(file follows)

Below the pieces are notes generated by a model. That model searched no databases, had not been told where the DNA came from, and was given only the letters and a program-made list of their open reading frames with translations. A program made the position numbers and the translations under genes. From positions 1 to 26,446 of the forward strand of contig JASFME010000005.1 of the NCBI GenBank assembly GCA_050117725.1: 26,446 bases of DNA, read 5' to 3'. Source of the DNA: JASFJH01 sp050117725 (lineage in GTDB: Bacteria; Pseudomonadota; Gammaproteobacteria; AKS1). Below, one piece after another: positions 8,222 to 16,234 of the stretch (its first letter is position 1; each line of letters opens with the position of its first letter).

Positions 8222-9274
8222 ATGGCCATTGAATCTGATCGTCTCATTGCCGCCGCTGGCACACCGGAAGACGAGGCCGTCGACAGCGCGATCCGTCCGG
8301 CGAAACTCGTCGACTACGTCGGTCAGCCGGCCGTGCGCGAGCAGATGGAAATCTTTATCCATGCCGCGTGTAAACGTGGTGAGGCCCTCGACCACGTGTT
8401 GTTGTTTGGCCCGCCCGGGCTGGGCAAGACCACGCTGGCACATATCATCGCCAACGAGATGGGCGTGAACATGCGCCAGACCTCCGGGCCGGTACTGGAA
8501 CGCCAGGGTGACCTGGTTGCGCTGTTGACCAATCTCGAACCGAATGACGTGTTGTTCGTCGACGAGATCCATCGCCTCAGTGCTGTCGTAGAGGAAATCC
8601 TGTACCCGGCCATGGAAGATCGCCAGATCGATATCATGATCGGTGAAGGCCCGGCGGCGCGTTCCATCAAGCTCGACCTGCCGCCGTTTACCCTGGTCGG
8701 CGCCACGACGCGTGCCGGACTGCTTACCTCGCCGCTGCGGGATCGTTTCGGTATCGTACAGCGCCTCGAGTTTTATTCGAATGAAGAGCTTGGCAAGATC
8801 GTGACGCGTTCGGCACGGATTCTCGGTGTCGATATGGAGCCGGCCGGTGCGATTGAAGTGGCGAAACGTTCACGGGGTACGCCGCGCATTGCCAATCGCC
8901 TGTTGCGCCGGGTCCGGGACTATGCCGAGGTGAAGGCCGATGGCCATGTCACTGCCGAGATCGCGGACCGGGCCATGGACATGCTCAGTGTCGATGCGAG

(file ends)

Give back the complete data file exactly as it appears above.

Below the pieces are notes generated by a model. That model searched no databases, had not been told where the DNA came from, and was given only the letters and a program-made list of their open reading frames with translations. A program made the position numbers and the translations under genes. From positions 1 to 26,446 of the forward strand of contig JASFME010000005.1 of the NCBI GenBank assembly GCA_050117725.1: 26,446 bases of DNA, read 5' to 3'. Source of the DNA: JASFJH01 sp050117725 (lineage in GTDB: Bacteria; Pseudomonadota; Gammaproteobacteria; AKS1). Below, one piece after another: positions 8,222 to 16,234 of the stretch (its first letter is position 1; each line of letters opens with the position of its first letter).

Positions 8222-9274
8222 ATGGCCATTGAATCTGATCGTCTCATTGCCGCCGCTGGCACACCGGAAGACGAGGCCGTCGACAGCGCGATCCGTCCGG
8301 CGAAACTCGTCGACTACGTCGGTCAGCCGGCCGTGCGCGAGCAGATGGAAATCTTTATCCATGCCGCGTGTAAACGTGGTGAGGCCCTCGACCACGTGTT
8401 GTTGTTTGGCCCGCCCGGGCTGGGCAAGACCACGCTGGCACATATCATCGCCAACGAGATGGGCGTGAACATGCGCCAGACCTCCGGGCCGGTACTGGAA
8501 CGCCAGGGTGACCTGGTTGCGCTGTTGACCAATCTCGAACCGAATGACGTGTTGTTCGTCGACGAGATCCATCGCCTCAGTGCTGTCGTAGAGGAAATCC
8601 TGTACCCGGCCATGGAAGATCGCCAGATCGATATCATGATCGGTGAAGGCCCGGCGGCGCGTTCCATCAAGCTCGACCTGCCGCCGTTTACCCTGGTCGG
8701 CGCCACGACGCGTGCCGGACTGCTTACCTCGCCGCTGCGGGATCGTTTCGGTATCGTACAGCGCCTCGAGTTTTATTCGAATGAAGAGCTTGGCAAGATC
8801 GTGACGCGTTCGGCACGGATTCTCGGTGTCGATATGGAGCCGGCCGGTGCGATTGAAGTGGCGAAACGTTCACGGGGTACGCCGCGCATTGCCAATCGCC
8901 TGTTGCGCCGGGTCCGGGACTATGCCGAGGTGAAGGCCGATGGCCATGTCACTGCCGAGATCGCGGACCGGGCCATGGACATGCTCAGTGTCGATGCGAG